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Amtrak has been offering Wi-Fi on board some of their trains for several years
(a full list is here
), though historically the quality of the connections have been ridiculed. Since earlier this year the company has been promising upgrades. Amtrak nowstates in an announcement
(pdf) that the upgrades are complete on the company's 400 mile high-speed Acela route between Washington and Boston, as well as a significant chunk of California.
The upgrades involve updating on-train antennas and hardware so they can obtain LTE speeds from towers (Amtrak uses both Verizon and AT&T networks). Amtrak insists that most of their lines should be upgraded to LTE by the end of the summer.
How reliable that signal is as the train zips in and out of tower range remains to be seen. In the North East, there's plenty of regions along major highway routes where LTE signal simply evaporates for significant stretches. Many Amtrak routes will obviously be worse.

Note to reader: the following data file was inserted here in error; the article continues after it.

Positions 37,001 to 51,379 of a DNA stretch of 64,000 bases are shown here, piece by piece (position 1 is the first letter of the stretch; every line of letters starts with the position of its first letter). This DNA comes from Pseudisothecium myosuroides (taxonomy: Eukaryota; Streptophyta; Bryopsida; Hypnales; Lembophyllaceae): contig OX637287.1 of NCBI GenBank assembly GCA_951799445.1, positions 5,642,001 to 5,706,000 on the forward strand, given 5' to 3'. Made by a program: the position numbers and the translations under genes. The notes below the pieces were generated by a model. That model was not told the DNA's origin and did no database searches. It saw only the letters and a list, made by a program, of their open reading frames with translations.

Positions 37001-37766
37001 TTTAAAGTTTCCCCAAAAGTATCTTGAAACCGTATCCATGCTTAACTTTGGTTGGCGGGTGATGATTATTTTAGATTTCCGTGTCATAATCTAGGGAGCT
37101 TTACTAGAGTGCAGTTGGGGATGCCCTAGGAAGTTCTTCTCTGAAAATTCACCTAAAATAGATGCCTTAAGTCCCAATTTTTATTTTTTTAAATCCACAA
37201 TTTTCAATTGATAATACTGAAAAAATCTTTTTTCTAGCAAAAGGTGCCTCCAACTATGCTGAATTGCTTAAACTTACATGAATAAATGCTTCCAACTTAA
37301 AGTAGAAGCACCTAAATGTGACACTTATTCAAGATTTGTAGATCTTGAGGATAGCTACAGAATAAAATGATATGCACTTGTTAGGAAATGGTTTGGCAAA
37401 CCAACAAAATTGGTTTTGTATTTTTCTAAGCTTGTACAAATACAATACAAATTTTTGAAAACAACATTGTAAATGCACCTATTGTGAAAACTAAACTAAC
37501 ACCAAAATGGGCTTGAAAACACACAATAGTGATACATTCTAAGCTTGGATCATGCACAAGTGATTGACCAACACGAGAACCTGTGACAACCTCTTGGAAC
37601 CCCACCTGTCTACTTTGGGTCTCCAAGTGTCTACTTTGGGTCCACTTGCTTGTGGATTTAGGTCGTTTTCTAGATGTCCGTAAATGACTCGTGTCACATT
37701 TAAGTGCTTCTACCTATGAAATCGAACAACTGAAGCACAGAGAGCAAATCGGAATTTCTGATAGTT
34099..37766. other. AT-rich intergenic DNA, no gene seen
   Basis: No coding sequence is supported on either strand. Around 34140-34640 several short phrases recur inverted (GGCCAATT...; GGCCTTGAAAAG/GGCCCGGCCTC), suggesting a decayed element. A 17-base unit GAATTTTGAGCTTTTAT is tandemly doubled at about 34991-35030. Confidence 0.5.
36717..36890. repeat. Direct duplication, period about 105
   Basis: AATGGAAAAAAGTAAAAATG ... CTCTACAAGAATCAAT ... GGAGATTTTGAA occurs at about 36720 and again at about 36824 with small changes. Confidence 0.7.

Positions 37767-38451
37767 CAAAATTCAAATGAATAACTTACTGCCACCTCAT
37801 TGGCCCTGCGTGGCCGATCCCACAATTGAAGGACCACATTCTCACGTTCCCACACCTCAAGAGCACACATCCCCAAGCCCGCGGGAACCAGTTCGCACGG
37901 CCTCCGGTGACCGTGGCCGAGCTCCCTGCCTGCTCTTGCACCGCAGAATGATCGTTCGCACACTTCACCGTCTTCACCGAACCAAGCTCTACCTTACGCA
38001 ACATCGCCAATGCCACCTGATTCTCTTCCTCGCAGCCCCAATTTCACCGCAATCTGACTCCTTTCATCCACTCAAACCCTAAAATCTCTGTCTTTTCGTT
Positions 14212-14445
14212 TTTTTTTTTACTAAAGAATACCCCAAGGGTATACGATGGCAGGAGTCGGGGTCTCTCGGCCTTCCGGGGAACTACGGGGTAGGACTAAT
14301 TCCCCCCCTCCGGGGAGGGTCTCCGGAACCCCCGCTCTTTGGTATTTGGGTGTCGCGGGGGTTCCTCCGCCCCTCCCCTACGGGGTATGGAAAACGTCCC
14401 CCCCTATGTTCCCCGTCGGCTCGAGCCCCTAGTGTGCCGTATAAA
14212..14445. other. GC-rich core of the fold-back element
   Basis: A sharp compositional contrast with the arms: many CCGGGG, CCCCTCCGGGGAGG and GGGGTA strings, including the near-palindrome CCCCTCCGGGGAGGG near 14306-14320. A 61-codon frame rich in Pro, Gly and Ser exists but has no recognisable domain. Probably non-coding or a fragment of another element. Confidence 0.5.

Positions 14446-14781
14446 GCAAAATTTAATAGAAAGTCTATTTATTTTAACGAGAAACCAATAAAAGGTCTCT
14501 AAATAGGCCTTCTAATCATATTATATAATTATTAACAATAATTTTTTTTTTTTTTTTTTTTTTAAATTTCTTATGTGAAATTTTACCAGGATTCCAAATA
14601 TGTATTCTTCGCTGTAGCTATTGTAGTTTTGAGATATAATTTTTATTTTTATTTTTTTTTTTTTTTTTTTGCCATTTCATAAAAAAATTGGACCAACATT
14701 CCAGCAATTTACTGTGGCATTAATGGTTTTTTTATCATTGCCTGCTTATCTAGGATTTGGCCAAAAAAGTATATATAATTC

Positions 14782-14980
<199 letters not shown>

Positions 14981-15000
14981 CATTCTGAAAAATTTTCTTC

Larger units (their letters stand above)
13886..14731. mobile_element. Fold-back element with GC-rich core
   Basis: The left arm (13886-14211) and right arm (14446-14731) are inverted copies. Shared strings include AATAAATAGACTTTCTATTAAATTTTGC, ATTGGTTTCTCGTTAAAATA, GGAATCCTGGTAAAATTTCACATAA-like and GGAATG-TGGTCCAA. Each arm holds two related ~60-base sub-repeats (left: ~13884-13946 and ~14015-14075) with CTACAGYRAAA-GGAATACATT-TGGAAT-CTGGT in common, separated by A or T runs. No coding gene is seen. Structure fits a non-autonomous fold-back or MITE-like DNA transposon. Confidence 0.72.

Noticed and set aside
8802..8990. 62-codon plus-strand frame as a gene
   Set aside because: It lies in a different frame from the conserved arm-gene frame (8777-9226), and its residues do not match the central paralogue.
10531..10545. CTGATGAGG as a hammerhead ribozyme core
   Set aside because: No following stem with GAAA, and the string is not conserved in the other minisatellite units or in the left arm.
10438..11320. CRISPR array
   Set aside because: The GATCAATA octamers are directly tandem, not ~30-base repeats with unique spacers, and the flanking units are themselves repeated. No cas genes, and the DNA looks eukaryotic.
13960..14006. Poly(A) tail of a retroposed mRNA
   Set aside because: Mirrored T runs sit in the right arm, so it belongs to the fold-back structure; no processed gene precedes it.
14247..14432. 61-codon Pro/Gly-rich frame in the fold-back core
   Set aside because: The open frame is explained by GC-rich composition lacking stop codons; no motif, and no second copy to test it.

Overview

Last week reports emerged
that ESPN has at least been in talks to take AT&T up on their idea of cap-exempt content contracts. In short, AT&T has been pitching content companies on the idea of paying AT&T a toll that would allow users of their specific content to bypass user caps.
As I've been discussing a lot lately
(because it's the most important issue facing the broadband sector right now), both AT&T and Verizon are in the process of gutting regulations that require they continue offering copper landlines -- and by proxy DSL -- to tens of millions of Americans. Both companies insist that they're simply interested in "modernizing regulations" and ushering us into an "all IP age." In reality, both companies simply want to exit the fixed-line market in areas they're unwilling to upgrade.
The Justice Department is under fire for obtaining two months of telephone records for twenty different lines used by reporters and editors for The Associated Press. Said data included phone numbers, names, calls made, and potentially call duration. story continues..
As noted last week, Verizon is informing Sandy victims who've been waiting for seven months that they'll never have their DSL lines repaired